Freelin JonesOn if people are just applying for everything:I am not to the point that I am applying for every academic library position I see on ALA JobList or Indeed.com. I don’t see the point in quantity over quality. However, I’m heading into my third career so I’ve been around the block a few times. My philosophy is that I want a position that suits my particular skills set. I have a background in journalism and marketing with a lot of research and web site architecture. It wouldn’t behoove my career ambitions to apply for positions as an archivist or cataloguer just because they are in an academic library. My search is still limited to reference, e-communications, and digital librarian positions. That is where my library passion is, and would best serve both the institution and myself.

On ensuring they are hiring someone who is interested in technical services: Make it abundantly clear in the job description for the position. I for one pour over the description to make sure that a) I would enjoy the job, and b) I am qualified for the position. I pay less attention to the experience portion and more to the skills required. This is because I have no library experience but I do have 14 years of professional skills in public relations, journalism, and marketing. I have to figure out how to translate those skills to the academic library setting. I certainly understand the mentality of just-getting-your-foot-in-the-door approach to job searching. However, the candidate should be able to articulate why they are the best candidate for a technical services position even if they have not been trained in graduate school or had formal professional experience. So make the posting as technical services oriented to weed out those who are applying for everything, and allows the candidates who are qualified and passionate about YOUR position.

On using the title User Experience Librarian:A ‘sexy’ job title is fine but again I would concentrate on the duties. Again, I am speaking from the point of view of someone who has gone back to school mid-career. My focus is on what I am doing rather than what I says on my CV. I would definitely look at this position based upon the job title, because coming from a marketing background, my initial feeling would be that I would be qualified for it. But again if I were to read the job description and it doesn’t align with the impression that the job title gave, I might not apply at all even if I was the candidate you had in mind. I have found that many job titles don’t reflect the actual job description. So I I tend to base my decision to apply or not on the actual description.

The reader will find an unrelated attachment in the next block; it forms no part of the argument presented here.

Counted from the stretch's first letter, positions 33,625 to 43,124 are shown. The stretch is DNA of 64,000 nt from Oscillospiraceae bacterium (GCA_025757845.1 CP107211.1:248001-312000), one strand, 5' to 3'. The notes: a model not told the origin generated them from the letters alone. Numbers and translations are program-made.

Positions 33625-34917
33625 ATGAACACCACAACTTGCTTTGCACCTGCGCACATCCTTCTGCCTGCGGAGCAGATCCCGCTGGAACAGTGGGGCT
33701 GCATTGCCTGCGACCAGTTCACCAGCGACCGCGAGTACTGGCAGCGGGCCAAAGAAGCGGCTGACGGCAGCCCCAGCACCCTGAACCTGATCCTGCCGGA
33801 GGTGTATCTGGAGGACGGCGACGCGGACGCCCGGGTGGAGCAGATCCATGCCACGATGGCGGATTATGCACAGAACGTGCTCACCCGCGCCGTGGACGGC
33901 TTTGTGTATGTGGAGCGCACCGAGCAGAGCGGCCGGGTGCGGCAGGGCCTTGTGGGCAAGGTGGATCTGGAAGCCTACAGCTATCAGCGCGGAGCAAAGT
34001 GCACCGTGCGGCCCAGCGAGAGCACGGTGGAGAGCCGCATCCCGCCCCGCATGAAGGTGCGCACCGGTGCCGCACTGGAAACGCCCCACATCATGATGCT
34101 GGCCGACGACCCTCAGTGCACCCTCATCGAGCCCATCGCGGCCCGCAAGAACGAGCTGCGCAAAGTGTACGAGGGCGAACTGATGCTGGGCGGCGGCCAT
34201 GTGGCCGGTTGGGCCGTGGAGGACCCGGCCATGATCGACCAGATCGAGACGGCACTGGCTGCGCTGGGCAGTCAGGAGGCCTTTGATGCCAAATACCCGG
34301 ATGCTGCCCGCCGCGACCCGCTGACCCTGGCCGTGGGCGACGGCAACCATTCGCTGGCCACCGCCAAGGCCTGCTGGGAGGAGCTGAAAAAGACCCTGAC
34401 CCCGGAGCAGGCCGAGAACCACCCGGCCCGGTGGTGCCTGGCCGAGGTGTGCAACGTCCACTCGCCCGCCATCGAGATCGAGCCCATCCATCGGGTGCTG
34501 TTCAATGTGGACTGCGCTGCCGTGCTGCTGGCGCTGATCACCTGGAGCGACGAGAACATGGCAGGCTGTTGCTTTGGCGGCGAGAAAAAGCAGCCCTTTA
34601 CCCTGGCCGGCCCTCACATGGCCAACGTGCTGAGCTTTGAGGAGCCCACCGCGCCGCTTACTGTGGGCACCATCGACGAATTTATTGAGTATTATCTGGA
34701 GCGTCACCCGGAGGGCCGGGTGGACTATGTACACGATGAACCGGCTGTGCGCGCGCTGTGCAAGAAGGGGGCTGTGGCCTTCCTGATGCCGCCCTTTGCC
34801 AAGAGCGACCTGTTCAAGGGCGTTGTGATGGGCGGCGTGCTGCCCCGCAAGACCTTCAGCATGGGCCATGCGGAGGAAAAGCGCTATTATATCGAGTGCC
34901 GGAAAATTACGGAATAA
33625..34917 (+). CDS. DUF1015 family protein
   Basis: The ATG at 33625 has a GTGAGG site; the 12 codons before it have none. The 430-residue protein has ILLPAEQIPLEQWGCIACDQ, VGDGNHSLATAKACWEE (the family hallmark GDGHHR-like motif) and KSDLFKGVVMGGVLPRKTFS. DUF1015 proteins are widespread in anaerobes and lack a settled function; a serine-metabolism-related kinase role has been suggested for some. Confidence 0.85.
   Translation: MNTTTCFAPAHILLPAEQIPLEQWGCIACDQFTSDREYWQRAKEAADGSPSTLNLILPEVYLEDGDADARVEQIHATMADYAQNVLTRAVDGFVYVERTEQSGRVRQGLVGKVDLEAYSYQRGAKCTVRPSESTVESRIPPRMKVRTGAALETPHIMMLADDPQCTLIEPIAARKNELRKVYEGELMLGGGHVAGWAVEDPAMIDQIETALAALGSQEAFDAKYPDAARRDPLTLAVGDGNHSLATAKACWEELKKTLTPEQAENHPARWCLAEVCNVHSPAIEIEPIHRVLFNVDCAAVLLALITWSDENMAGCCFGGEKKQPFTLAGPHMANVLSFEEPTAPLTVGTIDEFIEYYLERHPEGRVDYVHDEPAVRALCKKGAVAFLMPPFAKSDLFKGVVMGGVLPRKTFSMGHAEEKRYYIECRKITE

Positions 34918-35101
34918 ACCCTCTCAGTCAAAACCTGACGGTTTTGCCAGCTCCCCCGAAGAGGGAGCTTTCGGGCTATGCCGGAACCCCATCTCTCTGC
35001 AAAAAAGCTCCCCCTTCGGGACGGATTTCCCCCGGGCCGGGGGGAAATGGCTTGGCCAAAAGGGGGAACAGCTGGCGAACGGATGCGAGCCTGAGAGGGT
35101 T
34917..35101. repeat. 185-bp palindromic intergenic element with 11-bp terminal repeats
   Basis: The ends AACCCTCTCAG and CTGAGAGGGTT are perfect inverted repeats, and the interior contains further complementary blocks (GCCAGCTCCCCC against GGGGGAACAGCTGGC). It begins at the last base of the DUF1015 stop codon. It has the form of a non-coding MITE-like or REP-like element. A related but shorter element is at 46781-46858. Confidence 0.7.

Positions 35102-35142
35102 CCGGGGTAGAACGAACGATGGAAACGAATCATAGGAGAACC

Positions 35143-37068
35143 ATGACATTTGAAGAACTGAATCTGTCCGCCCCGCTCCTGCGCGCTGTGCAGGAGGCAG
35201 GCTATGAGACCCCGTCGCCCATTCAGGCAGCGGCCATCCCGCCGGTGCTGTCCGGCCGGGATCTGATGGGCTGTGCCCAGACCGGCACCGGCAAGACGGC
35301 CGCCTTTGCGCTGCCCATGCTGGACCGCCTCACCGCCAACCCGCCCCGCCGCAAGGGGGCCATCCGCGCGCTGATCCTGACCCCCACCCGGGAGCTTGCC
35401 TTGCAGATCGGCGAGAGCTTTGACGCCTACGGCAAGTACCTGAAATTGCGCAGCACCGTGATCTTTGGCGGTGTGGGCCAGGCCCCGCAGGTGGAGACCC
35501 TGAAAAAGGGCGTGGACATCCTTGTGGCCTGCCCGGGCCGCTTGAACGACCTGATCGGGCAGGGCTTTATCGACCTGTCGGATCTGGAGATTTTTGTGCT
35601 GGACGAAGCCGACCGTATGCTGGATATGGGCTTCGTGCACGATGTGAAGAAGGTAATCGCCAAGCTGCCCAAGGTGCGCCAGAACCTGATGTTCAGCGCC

– Freelin Jones, MLS, Academic Librarian for Hire

 

Sorry to take so long with my reply. I have thought about your question a lot. Of course, I don’t know how others feel about this; I can only speak for myself. Personally, I do not apply for everything — however, I do try to be very flexible and apply for many entry level academic librarian positions. There aren’t a lot of options out there for recent graduates, and I have been advised by mentors to be as flexible as possible. Rather than narrowing my choices down to the jobs that suit me, I tend to filter out jobs that I know for sure would NOT suit me.
That brings up another aspect of this question: as a recent graduate, I can only speculate the kind of library position that would be perfect for me. I only want to brand myself so much at this point. I imagine myself doing research, reference and instruction, but my research interests are in copyright and licensing, so I would absolutely apply for a Collection Development position. In most cases that I’ve seen, Collection Development positions require several years of professional experience, so if there were an opportunity to do that job with support from senior librarians, I would jump at it. Having said that, User Experience Librarian is definitely a trend in entry-level positions, and something new grads would be drawn to.